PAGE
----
"Weather Forecast" - a 12"x12" Art Quilt

Here is my contribution, "Weather Forecast", to the January Serendipity Art Quilts exchange challenge, "Writing on the Wall".

It's winter and, sure enough, it is "written on the wall" that inclement weather will follow.  The machine appliqu├ęd bird was originally thread painted in brown and beige shades, but because it looked dull on the quilt
background, I overpainted it with blues and then applied glitter glue on the feathers to make it shimmer, as if snow had fallen on its wings.  I stenciled the words from hand cut card stock*, free motion stitched around
each letter and then filled in the letters with glitter glue.  I quilted the piece with continuous freemotion needlework to give it an overall look of falling snowflakes.    To emphasize a snow element a faux pearl bead was stitched into the intersecting lines of each snowflake.  To achieve a binding that blended with the quilt's hand painted background, I used thinned down yellow and blue Setacolor fabric paints, scrunched the fabric
while wet, and set it in the sun to do it's "thing".

* Note about making long lasting card stock stencils:  A long time ago I learned to apply linseed oil to hand cut cardstock to make it durable, but I didn't have any linseed oil on hand.  Instead, I applied 3 coats of
polyurethane after I cut out the letters and it worked famously well.  The stencils that were used on this quilt will now stand up to repeated use without destroying the card stock.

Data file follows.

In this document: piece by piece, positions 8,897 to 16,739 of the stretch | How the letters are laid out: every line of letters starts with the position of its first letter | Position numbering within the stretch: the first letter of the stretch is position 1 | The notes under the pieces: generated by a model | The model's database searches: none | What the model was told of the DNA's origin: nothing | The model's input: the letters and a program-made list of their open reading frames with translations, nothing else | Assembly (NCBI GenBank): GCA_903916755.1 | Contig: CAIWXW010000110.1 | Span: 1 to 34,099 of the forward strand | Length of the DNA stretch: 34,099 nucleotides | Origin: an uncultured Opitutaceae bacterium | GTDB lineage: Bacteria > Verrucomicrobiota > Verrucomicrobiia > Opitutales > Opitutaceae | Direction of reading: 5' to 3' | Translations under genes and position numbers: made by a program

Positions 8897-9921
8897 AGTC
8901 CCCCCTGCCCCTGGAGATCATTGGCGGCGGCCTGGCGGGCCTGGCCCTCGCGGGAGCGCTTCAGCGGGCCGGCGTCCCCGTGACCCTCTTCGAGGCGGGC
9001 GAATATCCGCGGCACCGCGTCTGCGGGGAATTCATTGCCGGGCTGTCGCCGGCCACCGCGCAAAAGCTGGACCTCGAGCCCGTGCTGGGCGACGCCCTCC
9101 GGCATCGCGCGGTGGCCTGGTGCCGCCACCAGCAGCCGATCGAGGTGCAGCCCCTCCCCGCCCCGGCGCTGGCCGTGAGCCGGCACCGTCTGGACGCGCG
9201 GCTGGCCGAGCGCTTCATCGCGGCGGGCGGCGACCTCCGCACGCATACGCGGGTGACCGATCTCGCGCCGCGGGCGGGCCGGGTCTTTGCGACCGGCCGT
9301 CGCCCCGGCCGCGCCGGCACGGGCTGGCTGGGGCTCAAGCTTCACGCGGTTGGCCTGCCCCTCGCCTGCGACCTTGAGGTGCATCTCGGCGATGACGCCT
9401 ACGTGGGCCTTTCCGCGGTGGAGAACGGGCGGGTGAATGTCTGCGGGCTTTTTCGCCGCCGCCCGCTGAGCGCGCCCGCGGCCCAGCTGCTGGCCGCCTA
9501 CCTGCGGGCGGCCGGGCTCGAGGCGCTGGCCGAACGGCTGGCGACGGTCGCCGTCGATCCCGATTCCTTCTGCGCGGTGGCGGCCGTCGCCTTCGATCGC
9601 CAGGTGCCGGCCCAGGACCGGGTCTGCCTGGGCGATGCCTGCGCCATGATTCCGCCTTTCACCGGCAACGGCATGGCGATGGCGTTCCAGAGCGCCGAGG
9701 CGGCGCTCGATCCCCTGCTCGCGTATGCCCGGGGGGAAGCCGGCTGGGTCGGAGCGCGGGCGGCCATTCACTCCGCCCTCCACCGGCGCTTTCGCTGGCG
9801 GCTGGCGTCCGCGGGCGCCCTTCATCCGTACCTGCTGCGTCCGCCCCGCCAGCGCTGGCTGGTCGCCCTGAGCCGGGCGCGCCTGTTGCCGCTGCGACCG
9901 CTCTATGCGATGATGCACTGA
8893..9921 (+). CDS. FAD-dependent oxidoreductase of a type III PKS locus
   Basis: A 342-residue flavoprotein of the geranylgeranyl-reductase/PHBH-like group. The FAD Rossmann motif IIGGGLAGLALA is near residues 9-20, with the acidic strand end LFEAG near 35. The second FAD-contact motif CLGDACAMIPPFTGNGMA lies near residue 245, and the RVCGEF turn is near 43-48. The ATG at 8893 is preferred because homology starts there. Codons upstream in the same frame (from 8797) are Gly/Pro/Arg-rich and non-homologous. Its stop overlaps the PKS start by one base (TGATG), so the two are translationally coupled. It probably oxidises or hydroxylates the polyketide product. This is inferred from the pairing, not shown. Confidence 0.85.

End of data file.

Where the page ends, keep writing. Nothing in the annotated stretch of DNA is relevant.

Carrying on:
Create an Art Quilt Coffee Table Book

I am honored to belong to Serendipity Art Quilts which is described on its blog as “A collaborative art quilt project for a group of like minded quilters who want to explore and expand their abilities in fabric and mixed media”.   Until recently themes were chosen every two months and we have been exchanging fabric art postcards.  The works coming out of this group were phenomenal.  This year we decided to expand our creative efforts to exchange 12” x 12” quilts on a quarterly basis. 

Our first themed work, “Writing on the Wall”, was exchanged in January 2012.  I received a vibrant and beautifully executed quilt titled, “The Color of Happy”, from Deborah Stanley.  I was so bowled over by it that I immediately began thinking about how I might showcase Deborah’s piece, as well as those that will arrive in the future and hit upon the idea of making a coffee table book.

Finished page with Deborah's 12" x 12" s mounted quilt

This is the process I developed for making pages for a quilt art book: